GNSS Multipath Modeling and Detection in Urban Environment
Shiwen Zhang, Sherman Lo, Yu-Hsuan Chen, Todd Walter, Per Enge, Stanford University
Multipath is a significant source of error in the urban environment and mitigating its effects is vital for numerous GNSS applications such as precise dynamic positioning and high integrity or safety of life. For example, identifying and reducing the effect of multipath allows for high integrity railway control and autonomous vehicle operating near urban environments. This paper examines techniques to manage urban multipath for such environments. The paper examines detection algorithms based on ray tracing and residual checking. It then mates them with processing algorithms based on hard or soft decisions on how to apply the multipath detection results.
This paper describes a satellite exclusion technique that can be applied to land-based or near ground vehicles to reduce Global Positioning System (GPS) position error caused by signal multipath. The proposed technique uses a simplified building model and a ray-tracing algorithm to predict and exclude satellite signals that are corrupted by multipath. The building model ignores detailed structure of roofs and side walls as well as any diffraction and reflection caused by vegetation. A ray-tracing algorithm was implemented to generate prediction for multipath on the building model. The ray-tracing algorithm uses a vector-based approach to search for all possible single reflections from satellite to receiver. The low-complexity of the building model makes it possible to reduce the search space for the ray-tracing algorithm so that the algorithm can be implemented efficiently for simulation. A prediction was generated from simulation to determine whether multipath signal was present given the satellite-receiver geometry. Simulation results show that double and triple reflections are not present in the specific environment. Simulation also shows that range error caused by diffraction is minimal compared to range error from reflected signals. A sensitivity analysis was also performed for the ray-tracing algorithm on the building model. The sensitivity analysis examines how the ray-tracing algorithm performs with modeling uncertainty and error due to model simplification. Independent and identically distributed Gaussian noise was applied to building location and height for each building. A statistical analysis using Monte Carlo simulation was then carried out on the model. Sensitivity analysis describes the confidence level of model prediction under uncertainty.
The following processing algorithm was used for the proposed exclusion technique. The ray-tracing algorithm takes satellite position as input and determines whether multipath is present at the estimated position of the receiver. A confidence level of the model prediction is also generated. The proposed technique only performs satellite exclusion when the model predicts that multipath signal is present with high confidence. This exclusion algorithm is also referred to as the soft decision algorithm. A hard decision algorithm was also implemented for comparison. The hard decision algorithm performs exclusion purely based on model prediction. Additional processing on pseudorange data can also provide information to aid the exclusion decision. Fault detection algorithms based on residual checking will be explored and examined. Checking consistency among pseudorange measurements can make the exclusion technique more robust against modeling error.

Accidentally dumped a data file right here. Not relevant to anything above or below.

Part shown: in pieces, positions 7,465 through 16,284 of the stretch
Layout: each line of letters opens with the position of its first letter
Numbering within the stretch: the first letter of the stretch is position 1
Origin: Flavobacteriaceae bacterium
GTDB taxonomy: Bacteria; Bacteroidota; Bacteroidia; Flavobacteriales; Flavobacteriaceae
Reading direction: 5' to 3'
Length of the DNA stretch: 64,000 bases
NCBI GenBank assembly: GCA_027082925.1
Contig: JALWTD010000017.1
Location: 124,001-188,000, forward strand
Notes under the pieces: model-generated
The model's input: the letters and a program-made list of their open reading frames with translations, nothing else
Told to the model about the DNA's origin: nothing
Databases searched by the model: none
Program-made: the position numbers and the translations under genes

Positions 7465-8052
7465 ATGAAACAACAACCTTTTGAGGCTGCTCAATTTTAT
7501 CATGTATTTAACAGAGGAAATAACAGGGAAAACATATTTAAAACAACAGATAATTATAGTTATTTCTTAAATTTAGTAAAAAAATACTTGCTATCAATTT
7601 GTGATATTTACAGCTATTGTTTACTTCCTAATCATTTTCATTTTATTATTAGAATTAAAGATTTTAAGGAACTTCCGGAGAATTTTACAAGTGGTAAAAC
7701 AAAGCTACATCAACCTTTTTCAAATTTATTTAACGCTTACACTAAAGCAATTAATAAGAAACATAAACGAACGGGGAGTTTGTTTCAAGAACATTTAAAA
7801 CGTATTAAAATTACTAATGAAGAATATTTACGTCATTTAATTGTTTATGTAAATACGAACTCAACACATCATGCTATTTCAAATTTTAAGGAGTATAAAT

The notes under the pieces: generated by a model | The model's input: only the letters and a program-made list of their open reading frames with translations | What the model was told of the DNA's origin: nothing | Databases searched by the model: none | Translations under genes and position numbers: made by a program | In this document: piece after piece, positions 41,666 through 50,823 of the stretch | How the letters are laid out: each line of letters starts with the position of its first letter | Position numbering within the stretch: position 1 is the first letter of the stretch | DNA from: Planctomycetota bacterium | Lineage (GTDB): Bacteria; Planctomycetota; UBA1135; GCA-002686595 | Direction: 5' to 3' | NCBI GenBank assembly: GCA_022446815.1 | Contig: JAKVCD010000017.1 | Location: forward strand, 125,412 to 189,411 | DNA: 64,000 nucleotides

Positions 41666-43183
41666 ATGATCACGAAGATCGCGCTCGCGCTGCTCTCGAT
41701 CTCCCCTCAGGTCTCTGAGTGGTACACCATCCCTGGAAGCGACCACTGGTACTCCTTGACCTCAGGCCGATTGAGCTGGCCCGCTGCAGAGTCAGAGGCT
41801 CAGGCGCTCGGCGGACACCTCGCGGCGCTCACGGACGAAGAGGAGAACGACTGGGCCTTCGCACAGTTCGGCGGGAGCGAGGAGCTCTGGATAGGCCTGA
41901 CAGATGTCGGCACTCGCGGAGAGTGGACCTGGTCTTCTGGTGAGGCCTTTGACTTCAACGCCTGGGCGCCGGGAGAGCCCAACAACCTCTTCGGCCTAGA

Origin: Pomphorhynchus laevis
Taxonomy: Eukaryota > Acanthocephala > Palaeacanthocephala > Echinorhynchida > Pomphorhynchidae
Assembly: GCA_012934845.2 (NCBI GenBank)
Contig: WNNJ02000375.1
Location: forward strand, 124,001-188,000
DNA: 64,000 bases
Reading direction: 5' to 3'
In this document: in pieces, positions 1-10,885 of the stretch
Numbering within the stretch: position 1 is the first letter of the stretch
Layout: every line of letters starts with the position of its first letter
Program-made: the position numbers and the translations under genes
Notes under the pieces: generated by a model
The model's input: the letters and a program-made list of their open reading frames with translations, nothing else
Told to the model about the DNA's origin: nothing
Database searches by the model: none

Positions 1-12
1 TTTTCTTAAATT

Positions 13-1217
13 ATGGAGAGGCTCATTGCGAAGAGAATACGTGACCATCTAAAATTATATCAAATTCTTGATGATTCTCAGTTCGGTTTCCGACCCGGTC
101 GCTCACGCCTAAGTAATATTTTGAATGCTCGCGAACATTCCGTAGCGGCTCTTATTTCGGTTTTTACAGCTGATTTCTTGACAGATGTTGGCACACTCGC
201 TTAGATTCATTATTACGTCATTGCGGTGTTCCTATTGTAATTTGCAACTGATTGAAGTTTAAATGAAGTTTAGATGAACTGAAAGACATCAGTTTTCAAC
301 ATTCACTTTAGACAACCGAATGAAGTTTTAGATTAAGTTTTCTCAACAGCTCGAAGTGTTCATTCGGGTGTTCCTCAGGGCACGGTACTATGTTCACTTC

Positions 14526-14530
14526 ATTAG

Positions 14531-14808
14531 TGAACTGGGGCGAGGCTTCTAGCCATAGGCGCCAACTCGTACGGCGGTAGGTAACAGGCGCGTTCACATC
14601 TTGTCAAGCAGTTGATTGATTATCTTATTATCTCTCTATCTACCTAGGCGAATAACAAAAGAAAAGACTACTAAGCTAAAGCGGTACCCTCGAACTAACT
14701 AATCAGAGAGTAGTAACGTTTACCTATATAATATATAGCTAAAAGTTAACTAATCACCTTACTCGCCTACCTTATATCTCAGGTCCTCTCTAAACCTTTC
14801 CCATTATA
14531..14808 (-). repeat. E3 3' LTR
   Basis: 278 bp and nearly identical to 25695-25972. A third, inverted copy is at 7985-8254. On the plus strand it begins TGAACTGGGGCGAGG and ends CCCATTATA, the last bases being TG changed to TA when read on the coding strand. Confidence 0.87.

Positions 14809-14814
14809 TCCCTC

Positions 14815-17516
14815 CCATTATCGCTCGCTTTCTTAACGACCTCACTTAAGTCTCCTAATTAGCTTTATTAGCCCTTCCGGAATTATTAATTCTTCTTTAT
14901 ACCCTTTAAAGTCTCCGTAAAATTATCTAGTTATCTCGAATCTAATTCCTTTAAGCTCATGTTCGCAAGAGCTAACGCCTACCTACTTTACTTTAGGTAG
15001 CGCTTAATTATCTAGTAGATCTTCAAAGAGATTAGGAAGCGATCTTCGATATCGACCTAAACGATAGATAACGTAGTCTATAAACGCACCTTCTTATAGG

Empirical test were performed to examine the performance of the methods analyzed. GPS pseudorange data was collected at different ground locations. Ground truths of testing locations were obtained through Precise Point Positioning (PPP) service. Differential GPS corrections were then applied to pseudoranges to remove ionospheric error and other major range errors. An unweighted least squares algorithm was applied to calculate position solutions. Position accuracy was then evaluated after performing satellite exclusion using the proposed technique. Horizontal Dilution of Precision (HDOP) was also calculated for the proposed technique as another evaluation metric. Results from the proposed technique was compared with results from two other exclusion algorithms: (i) no satellite exclusion, and (ii) hard exclusion.
Simulation and experimental results show that the simplified building model can effectively detect and remove multipath signals especially long-delay multipath. Sensitivity analysis can protect the model from too aggressively removing signals, which leads to worse HDOP and worse position accuracy. Further post-processing work will be done on residual checking to draw additional information for the exclusion technique. Results from model prediction, sensitivity analysis, and residual checking will be compared and weights will be assigned among the three algorithms to make the final decision of satellite exclusion. A weighted least squares algorithm will be implemented to de-weight short-delay multipath signals instead of simple exclusion when HDOP values are high. Multipath characteristics of dual frequency signals will also be explored to aid multipath detection. In severe multipath environment where most signals are corrupted by reflection, multi-constellation will become necessary in order to maintain enough satellites for positioning.